Otaku, Cedric’s weblog: JSR 175 war stories

J2EE Performance

April 24, 2004

J2EE Performance

ColorMatch Remix

April 24, 2004

ColorMatch Remix: “ColorMatch Remix

This colorpicker is based heavily upon the code from ColorMatch 5k. I’ve made it more compatible – it now works in Mozilla, and should also work in Opera, since I’m using a much better slider control. I’ve also added 3 more colors, bringing the total auto-generated colors to 9, and the ability to export your colors to a Photoshop color table.”

Servlets How-To Documents

April 24, 2004

Servlets How-To Documents

These How-To Documents are aimed at helping developers to quickly start understanding certain Java Servlet features, without having to consult the detailed documentation of products or technologies.

JSP 2.0: The New Deal, Part 3 by Hans Bergsten — In this third article on JSP 2.0, Hans Bergsten (author of JavaServer Pages, 3rd Edition) shows the improvements made in JSP 2.0 for writing JSP pages as XML documents.

The next Wisconsin Java User Group meeting will be held on Wednesday, May 19th, 2004.

NOTE: there is a different location for this meeting!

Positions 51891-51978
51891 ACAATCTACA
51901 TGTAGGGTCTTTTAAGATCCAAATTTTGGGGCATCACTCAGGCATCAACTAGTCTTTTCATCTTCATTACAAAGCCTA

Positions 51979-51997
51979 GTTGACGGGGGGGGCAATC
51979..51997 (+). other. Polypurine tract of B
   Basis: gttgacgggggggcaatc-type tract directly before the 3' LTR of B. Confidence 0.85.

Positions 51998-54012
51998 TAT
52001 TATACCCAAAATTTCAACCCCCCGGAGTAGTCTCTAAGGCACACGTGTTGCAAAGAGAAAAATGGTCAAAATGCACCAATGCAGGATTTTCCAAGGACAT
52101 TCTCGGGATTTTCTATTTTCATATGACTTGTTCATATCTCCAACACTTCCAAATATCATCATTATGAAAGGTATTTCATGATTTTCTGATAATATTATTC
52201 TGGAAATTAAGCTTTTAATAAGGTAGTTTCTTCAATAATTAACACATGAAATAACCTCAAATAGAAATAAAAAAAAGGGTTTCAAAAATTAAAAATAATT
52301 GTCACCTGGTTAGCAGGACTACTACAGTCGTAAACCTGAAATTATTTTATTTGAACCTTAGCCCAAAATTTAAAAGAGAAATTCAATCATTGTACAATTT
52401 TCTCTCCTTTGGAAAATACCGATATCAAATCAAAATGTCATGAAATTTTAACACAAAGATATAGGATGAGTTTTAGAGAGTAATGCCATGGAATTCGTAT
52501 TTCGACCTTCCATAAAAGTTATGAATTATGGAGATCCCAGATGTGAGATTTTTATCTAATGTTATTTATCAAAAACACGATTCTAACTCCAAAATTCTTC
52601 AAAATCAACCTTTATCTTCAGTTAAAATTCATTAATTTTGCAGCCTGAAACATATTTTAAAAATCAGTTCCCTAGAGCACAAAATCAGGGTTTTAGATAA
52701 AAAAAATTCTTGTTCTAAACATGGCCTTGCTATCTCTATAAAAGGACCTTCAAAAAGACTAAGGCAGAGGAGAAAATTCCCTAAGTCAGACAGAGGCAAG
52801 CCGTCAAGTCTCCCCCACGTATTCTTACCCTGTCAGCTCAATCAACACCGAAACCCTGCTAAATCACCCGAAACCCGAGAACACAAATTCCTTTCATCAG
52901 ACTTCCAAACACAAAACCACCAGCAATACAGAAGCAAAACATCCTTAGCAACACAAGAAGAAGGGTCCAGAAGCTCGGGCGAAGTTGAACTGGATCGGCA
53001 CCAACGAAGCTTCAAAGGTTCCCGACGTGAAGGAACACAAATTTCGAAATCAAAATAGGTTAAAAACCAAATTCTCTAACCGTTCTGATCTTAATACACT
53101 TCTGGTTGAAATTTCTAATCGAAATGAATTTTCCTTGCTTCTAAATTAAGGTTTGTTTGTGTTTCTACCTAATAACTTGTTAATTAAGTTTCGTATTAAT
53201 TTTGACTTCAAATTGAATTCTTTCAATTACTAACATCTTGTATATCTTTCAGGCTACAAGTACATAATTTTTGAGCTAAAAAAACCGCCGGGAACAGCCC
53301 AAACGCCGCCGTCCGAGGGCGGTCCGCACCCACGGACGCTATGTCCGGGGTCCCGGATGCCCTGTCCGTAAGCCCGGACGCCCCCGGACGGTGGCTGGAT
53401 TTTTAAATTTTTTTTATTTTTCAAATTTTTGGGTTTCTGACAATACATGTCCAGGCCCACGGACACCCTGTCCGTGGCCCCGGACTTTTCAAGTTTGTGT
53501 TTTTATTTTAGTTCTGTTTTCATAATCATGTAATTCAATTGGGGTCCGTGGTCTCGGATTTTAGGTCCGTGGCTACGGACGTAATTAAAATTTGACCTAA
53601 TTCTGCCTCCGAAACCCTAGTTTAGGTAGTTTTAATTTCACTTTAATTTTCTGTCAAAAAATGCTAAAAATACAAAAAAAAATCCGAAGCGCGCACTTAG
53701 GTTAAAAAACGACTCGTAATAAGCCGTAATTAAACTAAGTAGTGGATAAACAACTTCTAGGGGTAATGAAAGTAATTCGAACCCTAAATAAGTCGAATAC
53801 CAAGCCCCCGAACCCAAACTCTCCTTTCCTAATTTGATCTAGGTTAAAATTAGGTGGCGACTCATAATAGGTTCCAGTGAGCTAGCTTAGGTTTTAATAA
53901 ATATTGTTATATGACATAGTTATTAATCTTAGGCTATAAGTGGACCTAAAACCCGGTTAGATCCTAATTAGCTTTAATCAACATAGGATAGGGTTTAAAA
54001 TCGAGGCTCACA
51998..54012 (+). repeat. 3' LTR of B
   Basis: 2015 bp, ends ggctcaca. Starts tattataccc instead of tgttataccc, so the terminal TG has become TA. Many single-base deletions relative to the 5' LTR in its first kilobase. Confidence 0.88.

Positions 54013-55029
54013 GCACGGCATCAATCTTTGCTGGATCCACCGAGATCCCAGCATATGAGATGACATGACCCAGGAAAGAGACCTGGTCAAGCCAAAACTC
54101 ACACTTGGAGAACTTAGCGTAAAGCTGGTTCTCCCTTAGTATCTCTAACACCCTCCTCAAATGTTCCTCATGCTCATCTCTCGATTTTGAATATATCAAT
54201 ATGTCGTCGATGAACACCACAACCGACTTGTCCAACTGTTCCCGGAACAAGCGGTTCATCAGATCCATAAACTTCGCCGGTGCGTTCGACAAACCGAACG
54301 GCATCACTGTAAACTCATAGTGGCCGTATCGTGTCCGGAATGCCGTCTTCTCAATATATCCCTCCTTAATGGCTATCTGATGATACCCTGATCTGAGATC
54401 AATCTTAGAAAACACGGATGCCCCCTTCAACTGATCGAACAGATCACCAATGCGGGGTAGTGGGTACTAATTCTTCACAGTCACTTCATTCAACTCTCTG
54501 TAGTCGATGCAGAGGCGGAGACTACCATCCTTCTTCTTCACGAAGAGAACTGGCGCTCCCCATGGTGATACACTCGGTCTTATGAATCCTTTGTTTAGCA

This meeting will be held at the Best Western Midway Hotel in Brookfield

The topic of this meeting is:
Jython in Action
By: John Carnell

Please click here for all the details.

*** Special JUG Offer #1: Barnes&Noble.com has set up a special bookstore for Sun affiliated Java User Group members, offering you an additional 5% off your bookstore purchases. Just visit http://btob.bn.com/index.asp?sourceID=0040285524&btob=Y and use this whenever you shop Barnes & Noble online.

*** Special JUG Offer #2: TeamSoft is offering all Java User Group members a 5% discount on any public training class that is taught by TeamSoft and is booked through TeamSoft! Please check out our training at www.teamsoftinc.com/teamsoft/public/training.jsp. (offer subject to change without notice)


This is a private blog where I keep track of articles, blog, tutorials to read, things to download and just anything interesting that I may find useful later. I plan on using this blog in conjunction to my Wiki, that’s currently powered by the awesome JSPWiki.

My hope is to use the ‘BlogThis!’ button on my Google toolbar along with the awesome email-to-blog functionality offered by Blogger to add new posts via. email. We’ll see if this experiment will work. I guess only time will tell.

Addison-Wesley Professional just released a few new books that sounded interesting to me. I am hoping to pick up copies of these books in the next few weeks to see if they are any good. The books that I though looked interesting are:

For Agile Software DevelopmentUser Stories Applied: For Agile Software Development

By Mike Cohn.
Paperback: 268 pages
Publisher: Addison-Wesley Pub Co; (March 1, 2004)
ISBN: 0321205685